She ultimately retired after teaching English as a Second Language (ESL) for 40 years and started the Joan Trumpauer Mulholland Foundation, dedicated to educating the youth about the Civil Rights Movement and how to become activists in their own communities.

Early life


Joan later recalled an occasion that forever changed her perspective, when visiting her family in Georgia during summer. Joan and her childhood friend Mary dared each other to walk into "nigger" town, which was located on the other side of the train tracks. Joan stated her eyes were opened by the experience: "No one said anything to me, but the way they shrunk back and became invisible, showed me that they believed that they weren't as good as me."[6][citation needed]

At the age of 10, Joan began to recognize the economic divide between the races. At that moment, she vowed to herself that if she could do anything to help be a part of the Civil Rights Movement and change the world, she would.[4]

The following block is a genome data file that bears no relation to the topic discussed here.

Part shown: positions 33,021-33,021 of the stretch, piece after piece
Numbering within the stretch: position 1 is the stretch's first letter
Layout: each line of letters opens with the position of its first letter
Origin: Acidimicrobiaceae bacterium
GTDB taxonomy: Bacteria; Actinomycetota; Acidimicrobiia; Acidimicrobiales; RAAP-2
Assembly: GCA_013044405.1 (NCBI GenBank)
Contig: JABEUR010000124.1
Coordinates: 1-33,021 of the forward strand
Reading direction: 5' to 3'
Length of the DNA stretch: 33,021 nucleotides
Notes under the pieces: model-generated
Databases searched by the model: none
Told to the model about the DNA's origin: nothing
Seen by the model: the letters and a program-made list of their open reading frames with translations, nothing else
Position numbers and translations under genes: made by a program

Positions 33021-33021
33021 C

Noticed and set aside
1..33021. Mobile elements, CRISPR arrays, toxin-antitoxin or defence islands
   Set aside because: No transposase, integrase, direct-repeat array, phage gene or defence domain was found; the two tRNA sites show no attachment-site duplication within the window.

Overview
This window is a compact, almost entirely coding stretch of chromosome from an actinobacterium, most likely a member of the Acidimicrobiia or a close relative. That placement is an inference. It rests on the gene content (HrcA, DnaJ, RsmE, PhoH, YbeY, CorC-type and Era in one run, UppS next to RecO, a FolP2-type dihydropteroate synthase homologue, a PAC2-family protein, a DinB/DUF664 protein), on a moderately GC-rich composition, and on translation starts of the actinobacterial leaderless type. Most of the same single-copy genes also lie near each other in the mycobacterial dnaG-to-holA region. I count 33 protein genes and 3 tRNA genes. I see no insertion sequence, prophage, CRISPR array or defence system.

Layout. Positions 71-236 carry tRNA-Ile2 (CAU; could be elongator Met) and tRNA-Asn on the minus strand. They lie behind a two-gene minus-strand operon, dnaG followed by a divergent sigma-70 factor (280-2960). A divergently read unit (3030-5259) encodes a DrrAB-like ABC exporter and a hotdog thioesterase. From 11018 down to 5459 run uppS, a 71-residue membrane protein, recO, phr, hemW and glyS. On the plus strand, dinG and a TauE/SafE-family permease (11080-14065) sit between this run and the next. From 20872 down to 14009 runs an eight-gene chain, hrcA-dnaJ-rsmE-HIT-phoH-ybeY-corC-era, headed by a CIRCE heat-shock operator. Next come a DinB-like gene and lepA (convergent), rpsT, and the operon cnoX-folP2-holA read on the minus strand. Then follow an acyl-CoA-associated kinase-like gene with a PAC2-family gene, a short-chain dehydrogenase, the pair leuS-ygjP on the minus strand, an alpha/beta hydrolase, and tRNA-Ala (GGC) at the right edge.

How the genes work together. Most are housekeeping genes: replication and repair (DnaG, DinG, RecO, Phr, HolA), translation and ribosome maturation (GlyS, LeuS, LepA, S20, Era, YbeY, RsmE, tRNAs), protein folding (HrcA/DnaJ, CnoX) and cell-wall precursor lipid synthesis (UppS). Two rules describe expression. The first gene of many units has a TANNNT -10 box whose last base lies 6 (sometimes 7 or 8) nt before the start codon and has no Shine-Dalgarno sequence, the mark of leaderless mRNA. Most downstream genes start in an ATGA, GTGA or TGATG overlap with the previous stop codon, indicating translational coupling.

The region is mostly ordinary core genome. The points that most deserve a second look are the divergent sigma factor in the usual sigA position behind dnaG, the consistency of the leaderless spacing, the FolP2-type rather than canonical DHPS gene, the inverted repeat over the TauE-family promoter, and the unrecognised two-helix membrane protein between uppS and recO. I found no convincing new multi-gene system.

Her desire for activism created a tension and divide between her and her mother. She had planned on going to a small, church university in Ohio or Kentucky, but her mother would not allow it out of fear of integration. Instead, her mother insisted she apply to Duke University in Durham, North Carolina, where she was accepted.[4]


In the spring of 1960, Joan participated in her first of many sit-ins. Being a white, Southern woman, her civil rights activism was not understood. She was branded as mentally ill and was taken in for testing after her first arrest. Out of fear of shakedowns, Joan wore a skirt with a deep, ruffled hem where she would hide paper that she had crumpled until it was soft and then folded neatly. With this paper, Joan was able to write a diary about her experiences that still exists. In this diary, she explains what they were given to eat and how they sang almost all night long. She even mentioned the segregation in the jail cells and stated, "I think all the girls in here are gems but I feel more in common with the Negro girls & wish I was locked in with them instead of these atheist Yankees."[7]